Abandoned Mary's quest for answers
PUBLISHED: 11:32 09 April 2008 | UPDATED: 21:23 26 October 2009
A WOMAN who was abandoned on a common as a baby more than 60 years ago is searching for answers about her family and those who helped her. Mary Crabb, of Bell Bar, discovered the truth about her birth after reading copies of a local newspaper
A WOMAN who was abandoned on a common as a baby more than 60 years ago is searching for answers about her family and those who helped her.
Mary Crabb, of Bell Bar, discovered the truth about her birth after reading copies of a local newspaper in Woking from 1941.
They revealed how she had been abandoned as a newborn on September 23 that year.
Mrs Crabb has known for many years she was adopted as a baby, but was not aware of the circumstances until now.
The truth came to light when she began to investigate her roots after the death of her adoptive mother.
She is now searching for anyone who may have known her birth mother, Lilian Williams, or who cared for her as a baby.
Mrs Crabb, of The Firs Park in Woodside Lane, said: "I want to find out anything I can about my mother. I would just love to know something.
"I knew I was adopted. When I was seven my parents told me but it was never spoken about after that.
"I often wondered where my mother and father were but never really looked into it until my daughter, Debbie, was visiting from New Zealand. She asked me if I would like to know where I came from.
"She wanted to try and do something for me. I knew it had been a long time and I had not done anything."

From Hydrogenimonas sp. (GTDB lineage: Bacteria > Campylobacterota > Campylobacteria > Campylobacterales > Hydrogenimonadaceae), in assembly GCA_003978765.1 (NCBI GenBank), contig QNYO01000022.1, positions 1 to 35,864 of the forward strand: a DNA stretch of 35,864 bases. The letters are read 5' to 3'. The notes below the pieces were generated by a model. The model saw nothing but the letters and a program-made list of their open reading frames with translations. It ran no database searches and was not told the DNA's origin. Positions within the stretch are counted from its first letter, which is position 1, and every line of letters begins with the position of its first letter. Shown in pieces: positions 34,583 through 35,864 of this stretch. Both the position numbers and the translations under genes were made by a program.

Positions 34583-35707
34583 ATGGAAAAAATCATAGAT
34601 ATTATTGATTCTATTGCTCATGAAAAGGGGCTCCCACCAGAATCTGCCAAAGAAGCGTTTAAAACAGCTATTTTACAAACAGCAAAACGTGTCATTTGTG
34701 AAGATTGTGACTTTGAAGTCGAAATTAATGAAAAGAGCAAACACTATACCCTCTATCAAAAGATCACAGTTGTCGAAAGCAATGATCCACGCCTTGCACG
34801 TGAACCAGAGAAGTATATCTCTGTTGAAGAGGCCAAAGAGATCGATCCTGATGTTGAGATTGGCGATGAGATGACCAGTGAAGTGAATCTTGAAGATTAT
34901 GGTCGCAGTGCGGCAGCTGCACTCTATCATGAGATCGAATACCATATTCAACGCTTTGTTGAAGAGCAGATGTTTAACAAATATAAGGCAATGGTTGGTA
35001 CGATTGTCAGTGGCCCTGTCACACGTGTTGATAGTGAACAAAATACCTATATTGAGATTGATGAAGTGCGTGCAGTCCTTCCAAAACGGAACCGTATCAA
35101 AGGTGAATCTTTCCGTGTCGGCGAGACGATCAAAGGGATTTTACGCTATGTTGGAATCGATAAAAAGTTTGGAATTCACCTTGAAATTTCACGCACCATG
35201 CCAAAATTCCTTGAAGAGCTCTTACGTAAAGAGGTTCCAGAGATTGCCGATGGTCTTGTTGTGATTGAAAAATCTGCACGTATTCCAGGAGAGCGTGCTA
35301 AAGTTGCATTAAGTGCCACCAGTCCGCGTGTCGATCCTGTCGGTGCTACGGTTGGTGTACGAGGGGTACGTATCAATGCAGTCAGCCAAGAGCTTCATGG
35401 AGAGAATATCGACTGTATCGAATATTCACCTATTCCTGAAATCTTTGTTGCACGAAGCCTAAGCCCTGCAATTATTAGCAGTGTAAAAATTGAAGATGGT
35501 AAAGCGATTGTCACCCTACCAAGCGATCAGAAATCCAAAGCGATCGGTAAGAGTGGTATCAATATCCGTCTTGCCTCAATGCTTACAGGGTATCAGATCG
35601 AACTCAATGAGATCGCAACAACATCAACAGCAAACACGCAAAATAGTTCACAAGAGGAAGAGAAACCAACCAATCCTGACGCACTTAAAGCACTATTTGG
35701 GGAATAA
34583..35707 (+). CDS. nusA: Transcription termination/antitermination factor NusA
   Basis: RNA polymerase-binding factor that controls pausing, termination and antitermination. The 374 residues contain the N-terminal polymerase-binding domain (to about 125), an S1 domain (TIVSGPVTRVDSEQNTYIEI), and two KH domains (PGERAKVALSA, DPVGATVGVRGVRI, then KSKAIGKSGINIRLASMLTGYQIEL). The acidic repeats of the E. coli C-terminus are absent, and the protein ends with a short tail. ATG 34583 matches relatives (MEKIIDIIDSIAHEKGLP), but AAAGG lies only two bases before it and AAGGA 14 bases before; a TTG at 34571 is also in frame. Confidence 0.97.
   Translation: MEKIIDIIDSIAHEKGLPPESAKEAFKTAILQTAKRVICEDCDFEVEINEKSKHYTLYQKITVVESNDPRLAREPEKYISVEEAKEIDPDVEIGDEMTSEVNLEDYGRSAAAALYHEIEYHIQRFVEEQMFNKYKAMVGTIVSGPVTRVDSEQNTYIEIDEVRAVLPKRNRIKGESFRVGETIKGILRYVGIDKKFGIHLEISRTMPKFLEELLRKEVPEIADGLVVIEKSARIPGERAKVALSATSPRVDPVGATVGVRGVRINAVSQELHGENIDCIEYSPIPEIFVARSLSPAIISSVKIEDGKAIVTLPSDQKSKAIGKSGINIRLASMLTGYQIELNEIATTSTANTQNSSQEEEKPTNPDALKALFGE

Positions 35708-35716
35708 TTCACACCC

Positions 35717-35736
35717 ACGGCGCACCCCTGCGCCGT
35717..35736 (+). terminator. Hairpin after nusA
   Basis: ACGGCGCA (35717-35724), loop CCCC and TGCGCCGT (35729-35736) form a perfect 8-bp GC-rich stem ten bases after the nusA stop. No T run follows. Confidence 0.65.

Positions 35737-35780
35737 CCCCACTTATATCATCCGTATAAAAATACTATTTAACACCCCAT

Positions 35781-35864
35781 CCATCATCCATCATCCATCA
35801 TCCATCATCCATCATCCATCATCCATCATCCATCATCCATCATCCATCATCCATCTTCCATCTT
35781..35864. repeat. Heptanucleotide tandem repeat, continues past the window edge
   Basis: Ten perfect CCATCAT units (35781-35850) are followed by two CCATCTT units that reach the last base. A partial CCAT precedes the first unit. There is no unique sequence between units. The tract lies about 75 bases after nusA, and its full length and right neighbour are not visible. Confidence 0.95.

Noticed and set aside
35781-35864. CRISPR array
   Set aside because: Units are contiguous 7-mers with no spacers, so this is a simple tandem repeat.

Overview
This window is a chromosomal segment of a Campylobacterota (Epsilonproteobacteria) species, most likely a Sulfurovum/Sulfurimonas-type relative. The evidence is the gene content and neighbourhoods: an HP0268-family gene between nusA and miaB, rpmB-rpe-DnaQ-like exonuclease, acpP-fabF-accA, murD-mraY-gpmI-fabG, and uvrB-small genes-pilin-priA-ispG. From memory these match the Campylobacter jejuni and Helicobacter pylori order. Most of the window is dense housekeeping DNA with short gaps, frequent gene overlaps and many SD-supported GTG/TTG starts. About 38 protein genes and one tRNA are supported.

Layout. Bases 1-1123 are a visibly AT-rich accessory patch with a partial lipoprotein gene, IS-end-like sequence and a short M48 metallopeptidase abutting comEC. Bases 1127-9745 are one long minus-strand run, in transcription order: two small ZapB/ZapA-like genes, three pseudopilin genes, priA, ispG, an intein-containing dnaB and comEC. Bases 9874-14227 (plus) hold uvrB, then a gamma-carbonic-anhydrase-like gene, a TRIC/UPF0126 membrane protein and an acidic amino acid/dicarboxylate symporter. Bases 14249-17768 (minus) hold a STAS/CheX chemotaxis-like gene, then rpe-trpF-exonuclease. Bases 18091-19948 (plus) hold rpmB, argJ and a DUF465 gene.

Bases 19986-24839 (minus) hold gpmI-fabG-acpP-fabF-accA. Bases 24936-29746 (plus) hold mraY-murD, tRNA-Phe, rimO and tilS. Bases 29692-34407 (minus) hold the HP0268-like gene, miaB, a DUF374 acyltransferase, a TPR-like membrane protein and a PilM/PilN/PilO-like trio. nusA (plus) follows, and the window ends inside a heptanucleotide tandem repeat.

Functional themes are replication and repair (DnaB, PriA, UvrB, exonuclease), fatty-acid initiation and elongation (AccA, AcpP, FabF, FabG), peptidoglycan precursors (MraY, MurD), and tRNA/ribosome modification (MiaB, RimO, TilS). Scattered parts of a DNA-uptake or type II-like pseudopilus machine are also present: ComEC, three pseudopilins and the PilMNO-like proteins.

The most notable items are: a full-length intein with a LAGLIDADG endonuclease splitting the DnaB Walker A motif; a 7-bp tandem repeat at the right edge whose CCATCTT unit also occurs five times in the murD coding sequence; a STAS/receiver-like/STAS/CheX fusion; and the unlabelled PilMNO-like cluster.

Mrs Crabb added: "My adoptive mum has been dead for two years and I had never wanted to do anything when she was alive, as I have had such a lovely life."
* The archived reports say that a Canadian soldier heard squeaks coming from bracken on the common and, thinking it was a chicken, went to look in the undergrowth.
He found baby Mary, cut her umbilical cord and wrapped her in a clean shirt and blanket before taking her to hospital.
Mrs Crabb was adopted when she was five-months old by Mabel and Hubert Sheppard and moved to Hertfordshire with them.
Her birth mother was an agricultural volunteer and a hospital nurse in the Women's Land Army.
Aged 29 at the time, she pleaded guilty to the offence of abandoning her child, and was given a two-year probation order.
She moved to Wales after the adoption. A search of official records has not thrown up any information about whether she is still alive or not.
Mrs Crabb has found out her father, Frederick Elliot, was a married father-of-three in the Army.
Adoption papers state he had agreed to pay towards the baby's upkeep.
His family live in Durham, and Mrs Crabb has discovered she has three half-brothers she never knew about.